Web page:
Zmijewski is not a curator and nor does he attempt to become one, his curatorial practice thus becomes an extension of his practice in ‘Forget Fear’. His use of - applied social arts’, is an attempt to reveal political truths: ‘art creates its own political approach while artists’ work speaks of society’. This inclusion of the occupy group 15m in the hall of the KW is problematic, while they are given liberties to organises whatever protests or meetings they wish to it is beyond the control of the curatorial team. This is in itself an institutionalisation of their actions and critically brings their movement into an organised, established system. As Marc Léger asserts ‘transversal activists who have been inspired by the ‘post-political politics’ of Italian workerism and the writings of Gilles Deleuze and Félix Guattari have called for an ‘exodus’ from the established institutions of cultural production’. Yet, in the context of ‘Forget Fear’ the occupiers have accepted the representation and comfort offered by the biennial.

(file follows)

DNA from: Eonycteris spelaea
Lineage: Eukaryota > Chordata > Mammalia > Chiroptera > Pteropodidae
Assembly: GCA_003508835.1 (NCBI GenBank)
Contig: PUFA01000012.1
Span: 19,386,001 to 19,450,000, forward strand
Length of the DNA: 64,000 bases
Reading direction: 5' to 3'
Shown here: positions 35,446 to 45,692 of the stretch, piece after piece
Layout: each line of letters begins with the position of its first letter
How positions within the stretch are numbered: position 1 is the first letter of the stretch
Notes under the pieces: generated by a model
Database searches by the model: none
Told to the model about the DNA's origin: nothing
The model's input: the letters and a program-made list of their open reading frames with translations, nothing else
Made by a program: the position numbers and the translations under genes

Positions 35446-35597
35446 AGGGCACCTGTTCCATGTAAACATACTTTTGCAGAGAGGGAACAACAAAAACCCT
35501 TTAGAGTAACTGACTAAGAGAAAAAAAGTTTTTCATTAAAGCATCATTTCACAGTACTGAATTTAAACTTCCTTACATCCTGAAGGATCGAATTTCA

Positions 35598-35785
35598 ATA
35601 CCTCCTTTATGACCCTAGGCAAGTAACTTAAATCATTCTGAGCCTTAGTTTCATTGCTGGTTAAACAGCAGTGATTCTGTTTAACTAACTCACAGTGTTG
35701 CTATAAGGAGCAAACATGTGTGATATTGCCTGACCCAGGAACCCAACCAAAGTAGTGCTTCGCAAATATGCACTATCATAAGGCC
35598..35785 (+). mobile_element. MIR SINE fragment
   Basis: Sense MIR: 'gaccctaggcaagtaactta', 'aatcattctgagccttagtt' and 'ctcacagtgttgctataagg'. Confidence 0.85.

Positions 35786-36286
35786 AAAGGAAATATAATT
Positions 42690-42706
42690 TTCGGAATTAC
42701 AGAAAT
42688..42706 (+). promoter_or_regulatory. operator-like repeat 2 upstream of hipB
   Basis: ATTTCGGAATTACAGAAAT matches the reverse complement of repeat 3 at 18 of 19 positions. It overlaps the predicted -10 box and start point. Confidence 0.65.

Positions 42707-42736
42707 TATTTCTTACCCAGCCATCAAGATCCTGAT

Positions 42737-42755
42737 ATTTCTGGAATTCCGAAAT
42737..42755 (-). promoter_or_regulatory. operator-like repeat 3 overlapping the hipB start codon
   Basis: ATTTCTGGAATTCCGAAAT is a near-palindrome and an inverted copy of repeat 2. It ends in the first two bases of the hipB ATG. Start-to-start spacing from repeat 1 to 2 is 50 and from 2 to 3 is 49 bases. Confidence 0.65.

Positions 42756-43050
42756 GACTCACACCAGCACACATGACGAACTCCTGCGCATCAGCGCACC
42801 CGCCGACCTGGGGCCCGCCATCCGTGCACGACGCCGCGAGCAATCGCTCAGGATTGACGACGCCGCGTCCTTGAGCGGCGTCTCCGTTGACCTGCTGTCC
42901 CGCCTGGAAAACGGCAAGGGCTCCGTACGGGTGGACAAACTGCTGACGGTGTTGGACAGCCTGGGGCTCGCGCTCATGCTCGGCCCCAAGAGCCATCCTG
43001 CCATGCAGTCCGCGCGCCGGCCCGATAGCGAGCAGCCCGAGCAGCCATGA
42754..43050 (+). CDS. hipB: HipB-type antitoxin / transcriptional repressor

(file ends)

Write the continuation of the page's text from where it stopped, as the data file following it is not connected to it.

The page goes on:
This is not an aesthetically pleasing biennial by any means, the works on view are in production, require interaction, discussion and an affinity to understand the conditions under which they were produced. It is not possible to get a true sense of this biennial by attending the opening or visiting the various locations. The real content of the biennial exists in the program of events that are running throughout the entire duration, especially at ‘Draftsmen’s Congress’ initiated by Pawel Althamer at the St. Elisabeth Church in Berlin-Mitte. The congress is a meeting of people who communicate using images, the public is invited to draw or use whichever medium they wish to to react to current politics, symbols of power and other issues. The context Althamer’s initiated permits the public to draw and let out their frustrations, in a church, a sacred space were iconography is usually controlled by the establishment.
Perhaps with future hindsight this biennial will be looked upon as being one that questioned the role of art and politics and the importance of this within our society. At this time the frustrations felt in Europe by the austerity measures being imposed by governments are starting to manifest as protests and in many northern countries sees voters voting towards the right. Here we have a biennial that endeavours to represent the social, economic and political conditions that exist within Europe in the present, and simultaneously look back at our past to aid us in reinterpreting what it means to be European.
Michael Birchall is a curator and writer currently working on his PhD.